mkkuhner at phylo.genetics.washington.edu (Mary K. Kuhner) writes:
>In article <1993Mar8.190355.21445 at husc3.harvard.edu>
>robison1 at husc10.harvard.edu (Keith Robison) writes:
>>>I would like to make a tree for a gene family, but the problem is that
>>the known members of the family are a mix of complete sequences,
>>N-termini, and C-termini. I don't need things to be perfect, just
>>a decent guess at the phylogeny. What is the best way to go about this?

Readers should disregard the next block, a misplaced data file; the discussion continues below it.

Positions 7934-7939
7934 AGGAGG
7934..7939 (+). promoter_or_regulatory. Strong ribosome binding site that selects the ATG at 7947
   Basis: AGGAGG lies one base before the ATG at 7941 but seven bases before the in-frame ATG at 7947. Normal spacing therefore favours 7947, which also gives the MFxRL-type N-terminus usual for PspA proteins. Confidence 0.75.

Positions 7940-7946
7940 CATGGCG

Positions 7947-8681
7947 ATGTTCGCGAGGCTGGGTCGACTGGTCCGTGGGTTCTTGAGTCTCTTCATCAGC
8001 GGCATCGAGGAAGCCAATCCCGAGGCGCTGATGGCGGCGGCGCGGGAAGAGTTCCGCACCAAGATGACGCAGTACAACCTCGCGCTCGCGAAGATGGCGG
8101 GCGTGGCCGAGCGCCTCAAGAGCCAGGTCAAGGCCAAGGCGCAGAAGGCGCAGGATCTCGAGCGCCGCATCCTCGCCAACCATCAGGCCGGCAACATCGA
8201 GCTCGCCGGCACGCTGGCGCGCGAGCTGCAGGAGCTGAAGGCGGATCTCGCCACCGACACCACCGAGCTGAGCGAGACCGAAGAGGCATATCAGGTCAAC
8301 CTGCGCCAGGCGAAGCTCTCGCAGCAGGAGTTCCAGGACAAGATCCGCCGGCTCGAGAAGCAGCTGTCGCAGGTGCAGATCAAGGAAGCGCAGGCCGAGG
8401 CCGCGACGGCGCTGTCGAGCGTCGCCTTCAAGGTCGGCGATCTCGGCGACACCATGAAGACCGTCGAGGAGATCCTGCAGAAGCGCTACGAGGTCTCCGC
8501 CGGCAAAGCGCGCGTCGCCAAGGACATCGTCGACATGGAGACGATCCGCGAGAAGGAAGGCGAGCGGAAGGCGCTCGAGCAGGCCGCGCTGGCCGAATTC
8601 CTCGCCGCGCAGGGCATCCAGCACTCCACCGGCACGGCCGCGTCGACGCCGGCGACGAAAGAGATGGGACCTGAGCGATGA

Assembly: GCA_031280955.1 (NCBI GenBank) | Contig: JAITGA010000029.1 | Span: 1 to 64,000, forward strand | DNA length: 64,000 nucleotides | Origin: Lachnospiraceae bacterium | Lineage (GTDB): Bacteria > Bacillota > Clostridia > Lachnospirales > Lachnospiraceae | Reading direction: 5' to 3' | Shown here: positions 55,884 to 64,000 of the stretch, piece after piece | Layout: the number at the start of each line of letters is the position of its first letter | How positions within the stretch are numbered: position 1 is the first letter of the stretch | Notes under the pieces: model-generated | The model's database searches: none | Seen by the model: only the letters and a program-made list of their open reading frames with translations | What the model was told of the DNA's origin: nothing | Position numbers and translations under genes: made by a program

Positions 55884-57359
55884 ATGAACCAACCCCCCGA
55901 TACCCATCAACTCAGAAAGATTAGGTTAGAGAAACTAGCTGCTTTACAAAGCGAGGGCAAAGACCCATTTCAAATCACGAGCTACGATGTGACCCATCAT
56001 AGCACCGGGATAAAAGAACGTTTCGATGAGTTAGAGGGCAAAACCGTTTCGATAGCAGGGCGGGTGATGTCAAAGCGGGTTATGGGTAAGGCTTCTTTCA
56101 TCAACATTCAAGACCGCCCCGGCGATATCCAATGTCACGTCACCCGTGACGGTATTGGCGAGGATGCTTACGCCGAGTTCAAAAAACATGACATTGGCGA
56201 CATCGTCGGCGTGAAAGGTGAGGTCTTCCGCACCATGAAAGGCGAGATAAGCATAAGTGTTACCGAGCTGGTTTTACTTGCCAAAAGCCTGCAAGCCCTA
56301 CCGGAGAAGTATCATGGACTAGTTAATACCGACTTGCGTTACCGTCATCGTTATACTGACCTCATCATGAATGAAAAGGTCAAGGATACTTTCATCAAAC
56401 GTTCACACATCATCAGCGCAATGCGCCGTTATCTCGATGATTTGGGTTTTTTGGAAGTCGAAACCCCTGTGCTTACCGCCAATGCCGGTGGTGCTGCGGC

>>Two possible ideas (I certainly won't claim to know the best way):
>>1. Use a distance method such as neighbor-joining, and calculate
>distances between sequences as percent difference--you can calculate
>this even with sequences of different lengths, though it will not be as
>accurate as it would with full sequences, especially if variability is
>not randomly distributed across your gene.
If, say, C-terminal fragments do not intersect with N-terminal ones,
some of elements in the distance matrix will not be defined and
any distance method will fail to give the correct place in the tree
for such fragments if it does not include a special treatment for
the indefinite elements.